Skip to main content

Advances, Systems and Applications

Journal of Cloud Computing Cover Image

An efficient and secure data sharing scheme for mobile devices in cloud computing

Abstract

With the development of big data and cloud computing, more and more enterprises prefer to store their data in cloud and share the data among their authorized employees efficiently and securely. So far, many different data sharing schemes in different fields have been proposed. However, sharing sensitive data in cloud still faces some challenges such as achieving data privacy and lightweight operations at resource constrained mobile terminals. Furthermore, most data sharing schemes have no integrity verification mechanism, which would result in wrong computation results for users. To solve the problems, we propose an efficient and secure data sharing scheme for mobile devices in cloud computing. Firstly, the scheme guarantees security and authorized access of shared sensitive data. Secondly, the scheme realizes efficient integrity verification before users share the data to avoid incorrect computation. Finally, the scheme achieves lightweight operations of mobile terminals on both data owner and data requester sides.

Introduction

With the rapid development of information technology and Internet of Things (IoT), enterprises generate more and more big data, which needs to be stored and processed efficiently and securely. Cloud computing is a developed storage platform and has many advantages including low cost and scalability [1,2,3]. Therefore, many enterprises and individuals are apt to outsource their data to cloud for storage and sharing with authorized data requesters. For example, in a cloud based health information system, patients upload their health information to cloud for sharing with medical experts to diagnose diseases. Similarly, the manager of an enterprise not only want to store the big data in cloud, but also want to share the data among their authorized employees wherever needed. Outsourcing data for sharing in cloud not only saves local storage space, but also greatly reduces the cost of enterprises in software purchase and hardware maintenance [4,5,6]. Although people take advantages of this new technology and service, their concerns about data security arises as well. Security problem in cloud is the most critical issue because of the valuable information that data owners share. Cloud providers should address privacy and security issues as a matter of high and urgent priority [7,8,9]. One of the prominent security concerns in data sharing is data privacy. In addition, terminals of users are usually resource-constrained mobile devices with small storage space and low processing speed. Therefore, it is essential to propose an efficient and secure data sharing scheme for mobile devices in cloud computing.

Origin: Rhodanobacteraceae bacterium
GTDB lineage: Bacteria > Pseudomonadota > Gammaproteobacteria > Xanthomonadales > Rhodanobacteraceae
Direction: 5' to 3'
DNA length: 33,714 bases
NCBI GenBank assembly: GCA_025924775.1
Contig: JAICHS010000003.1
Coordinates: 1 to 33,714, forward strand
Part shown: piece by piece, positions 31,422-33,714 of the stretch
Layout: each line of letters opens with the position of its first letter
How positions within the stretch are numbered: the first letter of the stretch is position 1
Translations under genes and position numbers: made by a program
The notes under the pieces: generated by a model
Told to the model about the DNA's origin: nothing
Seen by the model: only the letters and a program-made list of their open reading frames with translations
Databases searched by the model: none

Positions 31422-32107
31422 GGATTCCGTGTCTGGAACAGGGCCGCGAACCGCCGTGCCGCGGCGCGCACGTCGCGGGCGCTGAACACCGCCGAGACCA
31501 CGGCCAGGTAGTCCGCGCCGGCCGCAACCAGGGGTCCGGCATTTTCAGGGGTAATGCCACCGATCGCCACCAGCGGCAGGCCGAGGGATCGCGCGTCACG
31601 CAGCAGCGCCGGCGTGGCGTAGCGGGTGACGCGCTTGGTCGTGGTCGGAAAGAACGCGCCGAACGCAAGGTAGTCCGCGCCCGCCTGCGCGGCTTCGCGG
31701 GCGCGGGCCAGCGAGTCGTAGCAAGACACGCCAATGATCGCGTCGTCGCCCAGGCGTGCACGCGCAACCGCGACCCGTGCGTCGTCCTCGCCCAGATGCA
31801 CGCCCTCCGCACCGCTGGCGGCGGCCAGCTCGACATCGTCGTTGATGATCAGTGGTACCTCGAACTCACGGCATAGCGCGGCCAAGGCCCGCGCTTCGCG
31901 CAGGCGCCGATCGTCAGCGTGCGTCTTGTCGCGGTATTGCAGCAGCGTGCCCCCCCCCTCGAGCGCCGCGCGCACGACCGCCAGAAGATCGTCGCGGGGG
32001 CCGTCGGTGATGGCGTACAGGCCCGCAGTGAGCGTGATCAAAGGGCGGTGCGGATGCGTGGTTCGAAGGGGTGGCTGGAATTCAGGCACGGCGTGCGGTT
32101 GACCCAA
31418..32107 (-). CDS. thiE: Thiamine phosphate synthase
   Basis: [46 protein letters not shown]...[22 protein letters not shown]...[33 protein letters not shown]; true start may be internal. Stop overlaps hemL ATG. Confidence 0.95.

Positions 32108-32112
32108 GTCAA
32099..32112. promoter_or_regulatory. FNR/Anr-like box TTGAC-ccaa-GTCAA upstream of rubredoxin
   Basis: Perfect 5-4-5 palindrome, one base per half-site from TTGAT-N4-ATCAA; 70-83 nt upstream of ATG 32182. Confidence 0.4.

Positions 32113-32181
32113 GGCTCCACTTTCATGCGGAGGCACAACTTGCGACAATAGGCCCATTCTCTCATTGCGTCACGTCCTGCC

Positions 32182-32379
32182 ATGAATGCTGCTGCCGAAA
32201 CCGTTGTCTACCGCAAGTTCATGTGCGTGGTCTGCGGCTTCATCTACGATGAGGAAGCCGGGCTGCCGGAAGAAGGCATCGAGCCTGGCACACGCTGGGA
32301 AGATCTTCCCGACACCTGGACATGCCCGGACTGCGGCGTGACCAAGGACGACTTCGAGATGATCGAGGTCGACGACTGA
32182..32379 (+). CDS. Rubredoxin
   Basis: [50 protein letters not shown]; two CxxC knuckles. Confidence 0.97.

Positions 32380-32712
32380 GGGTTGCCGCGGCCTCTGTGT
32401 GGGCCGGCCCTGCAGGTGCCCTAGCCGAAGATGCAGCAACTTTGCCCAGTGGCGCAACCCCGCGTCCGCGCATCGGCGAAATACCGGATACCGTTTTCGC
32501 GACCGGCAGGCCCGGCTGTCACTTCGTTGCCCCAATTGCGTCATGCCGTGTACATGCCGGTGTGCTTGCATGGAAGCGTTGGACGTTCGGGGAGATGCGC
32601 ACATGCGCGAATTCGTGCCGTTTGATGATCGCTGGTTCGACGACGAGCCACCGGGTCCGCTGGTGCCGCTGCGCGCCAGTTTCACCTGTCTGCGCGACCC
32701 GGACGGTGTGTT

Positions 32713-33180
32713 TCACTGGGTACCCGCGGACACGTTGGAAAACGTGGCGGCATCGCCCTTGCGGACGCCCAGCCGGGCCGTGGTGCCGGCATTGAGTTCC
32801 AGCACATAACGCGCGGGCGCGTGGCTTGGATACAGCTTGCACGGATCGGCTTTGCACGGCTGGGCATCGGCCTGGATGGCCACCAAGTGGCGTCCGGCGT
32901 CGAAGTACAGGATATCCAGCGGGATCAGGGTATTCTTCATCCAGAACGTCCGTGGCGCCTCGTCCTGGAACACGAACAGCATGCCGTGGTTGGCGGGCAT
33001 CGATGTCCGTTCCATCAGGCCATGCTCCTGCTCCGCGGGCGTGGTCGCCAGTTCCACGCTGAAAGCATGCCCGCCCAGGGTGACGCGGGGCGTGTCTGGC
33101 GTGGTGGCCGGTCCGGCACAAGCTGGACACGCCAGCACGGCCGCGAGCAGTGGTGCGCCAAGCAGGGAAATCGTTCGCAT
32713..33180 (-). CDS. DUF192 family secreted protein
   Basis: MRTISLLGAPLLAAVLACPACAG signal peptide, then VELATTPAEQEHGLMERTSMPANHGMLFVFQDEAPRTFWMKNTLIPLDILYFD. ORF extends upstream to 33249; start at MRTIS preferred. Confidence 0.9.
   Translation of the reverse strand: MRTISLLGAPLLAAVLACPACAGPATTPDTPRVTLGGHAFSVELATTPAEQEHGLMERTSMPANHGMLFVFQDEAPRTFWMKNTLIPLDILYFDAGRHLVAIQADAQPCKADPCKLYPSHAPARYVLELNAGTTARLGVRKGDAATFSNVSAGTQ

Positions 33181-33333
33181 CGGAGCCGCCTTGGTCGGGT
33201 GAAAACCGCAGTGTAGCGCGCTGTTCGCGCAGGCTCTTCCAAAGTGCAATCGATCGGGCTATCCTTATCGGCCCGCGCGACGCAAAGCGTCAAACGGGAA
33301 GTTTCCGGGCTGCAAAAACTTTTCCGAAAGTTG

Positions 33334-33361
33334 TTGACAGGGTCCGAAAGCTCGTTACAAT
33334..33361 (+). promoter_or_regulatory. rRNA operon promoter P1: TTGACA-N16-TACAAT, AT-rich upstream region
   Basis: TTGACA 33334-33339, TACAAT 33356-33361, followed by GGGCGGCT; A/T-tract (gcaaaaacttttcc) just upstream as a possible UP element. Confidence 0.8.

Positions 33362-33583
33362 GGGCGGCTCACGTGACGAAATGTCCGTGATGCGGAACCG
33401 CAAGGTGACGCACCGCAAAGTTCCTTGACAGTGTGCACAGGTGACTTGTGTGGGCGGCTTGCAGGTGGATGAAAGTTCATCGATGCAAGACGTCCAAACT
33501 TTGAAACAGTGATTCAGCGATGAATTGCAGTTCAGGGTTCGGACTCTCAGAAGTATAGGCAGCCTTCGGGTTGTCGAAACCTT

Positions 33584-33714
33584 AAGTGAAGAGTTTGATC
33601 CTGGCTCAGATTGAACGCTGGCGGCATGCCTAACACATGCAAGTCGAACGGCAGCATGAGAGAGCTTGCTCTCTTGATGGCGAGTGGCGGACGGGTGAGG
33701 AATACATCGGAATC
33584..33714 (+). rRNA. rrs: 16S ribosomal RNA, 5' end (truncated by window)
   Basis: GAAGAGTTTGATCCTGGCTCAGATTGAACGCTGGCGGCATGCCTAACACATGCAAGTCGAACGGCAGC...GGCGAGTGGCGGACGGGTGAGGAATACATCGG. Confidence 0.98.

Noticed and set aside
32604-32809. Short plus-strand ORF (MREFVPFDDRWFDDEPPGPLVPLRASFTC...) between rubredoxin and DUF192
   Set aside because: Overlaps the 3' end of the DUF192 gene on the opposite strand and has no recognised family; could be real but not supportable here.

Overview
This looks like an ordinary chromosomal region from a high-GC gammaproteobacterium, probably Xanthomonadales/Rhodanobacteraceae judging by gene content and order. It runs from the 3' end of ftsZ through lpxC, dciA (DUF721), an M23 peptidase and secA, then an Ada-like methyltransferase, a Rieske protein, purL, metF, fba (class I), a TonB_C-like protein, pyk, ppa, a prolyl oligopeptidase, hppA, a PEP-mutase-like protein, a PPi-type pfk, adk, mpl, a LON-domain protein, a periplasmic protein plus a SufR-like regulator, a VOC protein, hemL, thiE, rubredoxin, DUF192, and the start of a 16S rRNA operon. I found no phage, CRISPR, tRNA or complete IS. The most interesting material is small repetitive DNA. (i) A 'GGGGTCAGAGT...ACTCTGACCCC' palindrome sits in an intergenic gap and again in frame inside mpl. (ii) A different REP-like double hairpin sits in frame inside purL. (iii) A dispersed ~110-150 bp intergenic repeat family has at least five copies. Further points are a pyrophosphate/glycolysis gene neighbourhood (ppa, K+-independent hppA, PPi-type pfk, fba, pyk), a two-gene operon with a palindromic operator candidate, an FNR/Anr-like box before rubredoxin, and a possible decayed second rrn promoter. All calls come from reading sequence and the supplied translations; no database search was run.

Main contributions

We propose a lightweight and secure sensitive data sharing scheme for mobile devices in cloud computing. The main contributions of the paper are as follows.

  1. 1)

    We design an efficient integrity mechanism based on algebraic signature for sensitive data before data sharing.